Jun 8, 2015

Torrington judge to join Wyoming Supreme Court

Passing over a former Speaker of the state House and a Cheyenne litigator, Gov. Matt Mead has picked a district court judge from Torrington as the newest member of the Wyoming Supreme Court.

Long-time District Court Judge Keith Kautz will take his seat on the Supreme Court in August, when Justice Marilyn S. Kite retires.

Judge and justice-to-be Keith Kautz. Courtesy photo
Kautz has presided in the Eighth Judicial District in Goshen County since 1993. Before that, he spent about 15 years in private practice, including as a partner in the Torrington law firm of Sawyer, Warren and Kautz. Kautz graduated from the University of Wyoming in 1975 and from its college of law in 1978.

Gov. Mead picked Kautz over two private attorneys also nominated for the post: Robert Tiedeken of the Cheyenne firm Wolf, Tiedeken and Woodard and Tom Lubnau of the Lubnau Law Office in Gillette. The governor was something of a co-worker of Lubnau’s in recent years: the lawyer served as a Republican lawmaker in the state House of Representatives from 2005 to 2014 and was its speaker in his last two years.

“My choice was an extremely hard one to make. I thank the Judicial Nominating Commission for selecting three such outstanding candidates for me to choose from,” Mead said in a Friday news release. “Judge Kautz’s experience in private practice and his exemplary work on the bench for more than two decades gives me confidence that he will serve Wyoming and its citizens well on the Supreme Court.”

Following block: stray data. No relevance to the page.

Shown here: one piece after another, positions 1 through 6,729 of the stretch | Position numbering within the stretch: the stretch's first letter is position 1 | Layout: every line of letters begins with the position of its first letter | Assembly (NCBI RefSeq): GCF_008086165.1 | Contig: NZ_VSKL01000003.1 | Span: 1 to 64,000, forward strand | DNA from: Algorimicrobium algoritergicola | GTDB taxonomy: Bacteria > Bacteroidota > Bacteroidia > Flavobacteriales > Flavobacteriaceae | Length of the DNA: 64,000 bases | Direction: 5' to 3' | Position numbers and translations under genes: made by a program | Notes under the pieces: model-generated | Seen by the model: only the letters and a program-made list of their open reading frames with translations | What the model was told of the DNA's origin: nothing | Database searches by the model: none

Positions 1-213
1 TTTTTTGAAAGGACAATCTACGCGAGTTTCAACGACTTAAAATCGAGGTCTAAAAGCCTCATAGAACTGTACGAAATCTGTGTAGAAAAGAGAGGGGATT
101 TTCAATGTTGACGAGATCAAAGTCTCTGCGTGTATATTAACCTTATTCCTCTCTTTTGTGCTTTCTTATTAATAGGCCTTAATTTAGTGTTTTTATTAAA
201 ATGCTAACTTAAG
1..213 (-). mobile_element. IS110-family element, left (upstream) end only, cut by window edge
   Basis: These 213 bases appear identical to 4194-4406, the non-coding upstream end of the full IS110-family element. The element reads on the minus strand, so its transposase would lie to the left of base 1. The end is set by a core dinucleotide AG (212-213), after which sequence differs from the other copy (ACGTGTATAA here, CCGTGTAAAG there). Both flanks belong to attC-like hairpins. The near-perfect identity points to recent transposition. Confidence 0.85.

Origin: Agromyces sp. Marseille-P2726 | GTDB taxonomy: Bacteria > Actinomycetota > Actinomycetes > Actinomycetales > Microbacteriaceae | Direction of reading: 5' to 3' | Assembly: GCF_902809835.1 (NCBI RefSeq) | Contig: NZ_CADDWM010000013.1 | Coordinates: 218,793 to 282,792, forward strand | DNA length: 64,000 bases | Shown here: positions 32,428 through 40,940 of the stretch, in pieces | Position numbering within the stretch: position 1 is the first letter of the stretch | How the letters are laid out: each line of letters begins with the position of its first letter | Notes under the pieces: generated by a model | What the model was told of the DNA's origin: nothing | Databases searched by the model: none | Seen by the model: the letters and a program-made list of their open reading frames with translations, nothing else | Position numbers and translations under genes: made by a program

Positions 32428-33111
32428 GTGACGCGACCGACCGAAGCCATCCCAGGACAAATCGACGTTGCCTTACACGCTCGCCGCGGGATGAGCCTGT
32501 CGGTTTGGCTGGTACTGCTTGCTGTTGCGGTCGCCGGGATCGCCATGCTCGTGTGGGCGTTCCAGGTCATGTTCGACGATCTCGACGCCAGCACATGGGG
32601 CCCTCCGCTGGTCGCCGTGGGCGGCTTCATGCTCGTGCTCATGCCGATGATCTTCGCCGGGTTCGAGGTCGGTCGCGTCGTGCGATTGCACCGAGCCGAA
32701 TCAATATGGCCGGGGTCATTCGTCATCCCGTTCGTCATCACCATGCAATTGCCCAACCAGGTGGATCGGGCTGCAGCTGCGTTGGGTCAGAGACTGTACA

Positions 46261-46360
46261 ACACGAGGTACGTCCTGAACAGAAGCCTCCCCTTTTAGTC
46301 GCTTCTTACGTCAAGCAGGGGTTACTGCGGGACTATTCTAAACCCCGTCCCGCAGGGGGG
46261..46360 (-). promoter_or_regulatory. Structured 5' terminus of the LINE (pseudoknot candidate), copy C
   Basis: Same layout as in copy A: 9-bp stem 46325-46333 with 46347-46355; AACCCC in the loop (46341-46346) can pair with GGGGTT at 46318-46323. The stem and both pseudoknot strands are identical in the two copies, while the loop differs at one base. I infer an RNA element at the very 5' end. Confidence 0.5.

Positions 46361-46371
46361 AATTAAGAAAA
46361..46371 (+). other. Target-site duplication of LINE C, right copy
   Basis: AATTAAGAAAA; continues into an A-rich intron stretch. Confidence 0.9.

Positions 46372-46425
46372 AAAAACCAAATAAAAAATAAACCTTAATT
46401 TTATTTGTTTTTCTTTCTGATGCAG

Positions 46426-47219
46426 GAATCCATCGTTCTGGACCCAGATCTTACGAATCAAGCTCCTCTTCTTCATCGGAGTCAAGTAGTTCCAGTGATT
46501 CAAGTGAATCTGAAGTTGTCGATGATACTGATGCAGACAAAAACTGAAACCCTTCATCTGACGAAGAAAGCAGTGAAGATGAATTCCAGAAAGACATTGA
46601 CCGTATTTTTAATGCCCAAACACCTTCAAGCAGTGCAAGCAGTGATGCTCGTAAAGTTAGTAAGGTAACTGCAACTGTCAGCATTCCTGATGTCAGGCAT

Kautz was a finalist for a Supreme Court post that opened up in 2012, but Mead chose a different district court judge, Michael K. Davis of Cheyenne, at that time.

“I am deeply honored and humbled to be able to continue my career serving the people of Wyoming,” Judge Kautz said in the news release from the governor’s office. “I’m really grateful to my family and friends for all of their support and I appreciate Governor Mead’s faith in appointing me to the Wyoming Supreme Court.”

 “I am deeply honored and humbled to be able to continue my career serving the people of Wyoming,” Judge Kautz said in a statement.

Kautz was involved in some prominent cases while a district court judge.

In 2011, he ruled that a lesbian couple who’d been married in Canada could not get divorced in Wyoming while gay marriage was illegal. The Wyoming Supreme Court later overruled Kautz. While not addressing the overall legality of gay marriages, the high court found the couple should be allowed to divorce. (A federal court legalized gay marriage in Wyoming last year.)

In a well-publicized 2012 case, Kautz sided with media groups and ruled a circuit court in Converse County was wrong to prevent the public from attending hearings or viewing court records in the early stages of sex crime cases. Wyoming law keeps the names of defendants charged with sex crimes (and their alleged victims) a secret until their case proceeds to the district court level, but Kautz said there was a way to do that without cutting off all public access. The Wyoming Supreme Court later affirmed Kautz’s decision, giving the public greater access to the early phases of sex crime prosecutions across the state.

Justice Marilyn Kite
The judge Kautz will replace on the bench, Justice Kite, is retiring Aug. 3. When Kite joined the court in 2000, she was the court’s first female member and she later became its first female chief justice.

The other justices on the five-member court are current Chief Justice E. James Burke, William U. Hill, Kate M. Fox and Davis.

Justices are paid $165,000 a year and have the final say on state law. After being appointed by the governor and serving their first year on the court, voters decide whether to retain them for subsequent eight-year terms. Justices must retire when they turn 70.

1 comment:

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